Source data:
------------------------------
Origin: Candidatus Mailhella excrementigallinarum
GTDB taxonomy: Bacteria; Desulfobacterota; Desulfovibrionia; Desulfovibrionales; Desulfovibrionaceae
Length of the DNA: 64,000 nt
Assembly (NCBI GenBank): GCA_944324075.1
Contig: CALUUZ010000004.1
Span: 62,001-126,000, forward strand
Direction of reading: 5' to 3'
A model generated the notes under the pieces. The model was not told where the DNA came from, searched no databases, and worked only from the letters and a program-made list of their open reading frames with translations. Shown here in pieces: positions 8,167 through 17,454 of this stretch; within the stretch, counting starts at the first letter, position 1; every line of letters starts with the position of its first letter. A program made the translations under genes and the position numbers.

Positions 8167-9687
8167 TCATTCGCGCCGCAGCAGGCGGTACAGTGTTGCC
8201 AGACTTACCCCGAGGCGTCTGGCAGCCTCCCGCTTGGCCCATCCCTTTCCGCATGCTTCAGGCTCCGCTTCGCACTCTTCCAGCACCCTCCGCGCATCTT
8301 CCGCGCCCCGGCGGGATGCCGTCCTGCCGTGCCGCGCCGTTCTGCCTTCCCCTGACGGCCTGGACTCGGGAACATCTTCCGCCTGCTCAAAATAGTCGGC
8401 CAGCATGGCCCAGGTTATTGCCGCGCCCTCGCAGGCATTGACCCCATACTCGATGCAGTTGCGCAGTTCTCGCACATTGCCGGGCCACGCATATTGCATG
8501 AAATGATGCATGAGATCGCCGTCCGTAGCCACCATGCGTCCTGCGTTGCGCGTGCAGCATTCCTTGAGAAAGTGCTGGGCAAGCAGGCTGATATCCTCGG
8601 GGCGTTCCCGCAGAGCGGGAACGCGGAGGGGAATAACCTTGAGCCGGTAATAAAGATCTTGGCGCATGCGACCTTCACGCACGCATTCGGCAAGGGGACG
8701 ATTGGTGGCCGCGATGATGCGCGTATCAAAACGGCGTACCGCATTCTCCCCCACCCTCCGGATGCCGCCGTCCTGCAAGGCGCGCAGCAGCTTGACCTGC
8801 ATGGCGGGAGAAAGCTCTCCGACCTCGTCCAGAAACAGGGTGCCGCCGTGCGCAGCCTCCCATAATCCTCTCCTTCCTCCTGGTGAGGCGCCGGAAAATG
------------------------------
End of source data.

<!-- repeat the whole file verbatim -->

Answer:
Origin: Candidatus Mailhella excrementigallinarum
GTDB taxonomy: Bacteria; Desulfobacterota; Desulfovibrionia; Desulfovibrionales; Desulfovibrionaceae
Length of the DNA: 64,000 nt
Assembly (NCBI GenBank): GCA_944324075.1
Contig: CALUUZ010000004.1
Span: 62,001-126,000, forward strand
Direction of reading: 5' to 3'
A model generated the notes under the pieces. The model was not told where the DNA came from, searched no databases, and worked only from the letters and a program-made list of their open reading frames with translations. Shown here in pieces: positions 8,167 through 17,454 of this stretch; within the stretch, counting starts at the first letter, position 1; every line of letters starts with the position of its first letter. A program made the translations under genes and the position numbers.

Positions 8167-9687
8167 TCATTCGCGCCGCAGCAGGCGGTACAGTGTTGCC
8201 AGACTTACCCCGAGGCGTCTGGCAGCCTCCCGCTTGGCCCATCCCTTTCCGCATGCTTCAGGCTCCGCTTCGCACTCTTCCAGCACCCTCCGCGCATCTT
8301 CCGCGCCCCGGCGGGATGCCGTCCTGCCGTGCCGCGCCGTTCTGCCTTCCCCTGACGGCCTGGACTCGGGAACATCTTCCGCCTGCTCAAAATAGTCGGC
8401 CAGCATGGCCCAGGTTATTGCCGCGCCCTCGCAGGCATTGACCCCATACTCGATGCAGTTGCGCAGTTCTCGCACATTGCCGGGCCACGCATATTGCATG
8501 AAATGATGCATGAGATCGCCGTCCGTAGCCACCATGCGTCCTGCGTTGCGCGTGCAGCATTCCTTGAGAAAGTGCTGGGCAAGCAGGCTGATATCCTCGG
8601 GGCGTTCCCGCAGAGCGGGAACGCGGAGGGGAATAACCTTGAGCCGGTAATAAAGATCTTGGCGCATGCGACCTTCACGCACGCATTCGGCAAGGGGACG
8701 ATTGGTGGCCGCGATGATGCGCGTATCAAAACGGCGTACCGCATTCTCCCCCACCCTCCGGATGCCGCCGTCCTGCAAGGCGCGCAGCAGCTTGACCTGC
8801 ATGGCGGGAGAAAGCTCTCCGACCTCGTCCAGAAACAGGGTGCCGCCGTGCGCAGCCTCCCATAATCCTCTCCTTCCTCCTGGTGAGGCGCCGGAAAATG